HEI study reveals lower concentrations of PM and toxic air pollutants from new-technology diesel exhaust

Results from the final phase of the Health Effects Institute’s (HEI) study on Advanced Collaborative Emissions (ACES), the first comprehensive evaluation of lifetime exposure of rats to exhaust from diesel engines designed to meet strict U.S. emissions regulations enacted in 2OO7, showed no evidence of lung tumors.

HEI is a Boston, Mass.-based non-profit organization in the United States, funded jointly by government and industry to research and evaluate the health effects of air pollution.

The study also confirmed that concentrations of particulate matter (PM) and toxic air pollutants are substantially lower in such “new-technology diesel exhaust” (NTDE) than in traditional-technology diesel exhaust (TDE).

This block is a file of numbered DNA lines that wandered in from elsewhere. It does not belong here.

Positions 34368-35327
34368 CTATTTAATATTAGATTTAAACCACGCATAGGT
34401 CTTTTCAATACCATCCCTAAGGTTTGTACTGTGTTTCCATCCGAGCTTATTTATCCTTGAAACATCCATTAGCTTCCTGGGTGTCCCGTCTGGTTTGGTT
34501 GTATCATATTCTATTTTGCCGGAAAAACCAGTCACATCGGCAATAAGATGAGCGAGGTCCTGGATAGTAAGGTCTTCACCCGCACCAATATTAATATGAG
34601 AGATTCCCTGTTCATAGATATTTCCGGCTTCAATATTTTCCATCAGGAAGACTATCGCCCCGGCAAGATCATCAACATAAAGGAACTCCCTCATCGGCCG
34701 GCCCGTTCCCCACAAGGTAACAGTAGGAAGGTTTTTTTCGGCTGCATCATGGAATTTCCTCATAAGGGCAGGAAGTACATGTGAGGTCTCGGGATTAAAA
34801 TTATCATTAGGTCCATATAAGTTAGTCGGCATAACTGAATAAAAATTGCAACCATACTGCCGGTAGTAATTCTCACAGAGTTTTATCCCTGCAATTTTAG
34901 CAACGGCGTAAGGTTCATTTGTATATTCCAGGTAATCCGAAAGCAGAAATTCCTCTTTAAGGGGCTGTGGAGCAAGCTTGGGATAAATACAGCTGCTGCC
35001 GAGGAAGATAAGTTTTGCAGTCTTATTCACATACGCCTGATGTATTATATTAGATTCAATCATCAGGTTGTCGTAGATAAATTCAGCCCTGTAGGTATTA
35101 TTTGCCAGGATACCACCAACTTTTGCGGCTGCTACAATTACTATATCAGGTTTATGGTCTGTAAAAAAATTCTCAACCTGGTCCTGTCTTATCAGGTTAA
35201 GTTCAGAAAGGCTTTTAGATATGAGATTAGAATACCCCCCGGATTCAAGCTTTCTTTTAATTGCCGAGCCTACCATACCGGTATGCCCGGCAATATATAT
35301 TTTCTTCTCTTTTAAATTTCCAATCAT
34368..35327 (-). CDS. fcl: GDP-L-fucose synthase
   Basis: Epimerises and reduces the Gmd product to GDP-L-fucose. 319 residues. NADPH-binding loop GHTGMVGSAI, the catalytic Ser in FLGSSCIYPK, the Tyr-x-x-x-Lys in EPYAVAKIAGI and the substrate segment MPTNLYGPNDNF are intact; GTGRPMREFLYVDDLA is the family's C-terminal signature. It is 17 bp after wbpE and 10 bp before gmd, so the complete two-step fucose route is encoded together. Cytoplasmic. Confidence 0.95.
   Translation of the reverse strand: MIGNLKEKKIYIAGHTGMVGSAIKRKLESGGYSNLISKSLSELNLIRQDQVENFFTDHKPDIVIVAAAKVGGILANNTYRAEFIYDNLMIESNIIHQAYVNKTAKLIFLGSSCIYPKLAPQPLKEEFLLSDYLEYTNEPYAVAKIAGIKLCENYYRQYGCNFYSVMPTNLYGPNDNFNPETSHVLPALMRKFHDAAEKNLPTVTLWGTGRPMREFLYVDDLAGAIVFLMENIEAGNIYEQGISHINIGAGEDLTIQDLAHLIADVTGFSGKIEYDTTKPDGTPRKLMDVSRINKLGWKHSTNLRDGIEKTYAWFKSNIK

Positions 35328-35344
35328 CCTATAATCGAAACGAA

The results are described in HEI Research Report 184, Advanced Collaborative Emissions Study (ACES): Lifetime Cancer and Non-Cancer Assessment in Rats Exposed to New-Technology Diesel Exhaust.

The ACES results are expected to play an important role in future risk reviews of diesel engines by international and U.S. agencies.

“We are already seeing a transition on America’s roads, with over 3O% of the trucks and buses in use today meeting the new standards, and the trend is growing in Europe as well,” said Dan Greenbaum, HEI president.

Evaluation of the effects of lifetime exposure in rats was a key feature of ACES because the results could be compared with the findings of several older studies that evaluated long-term exposure to TDE.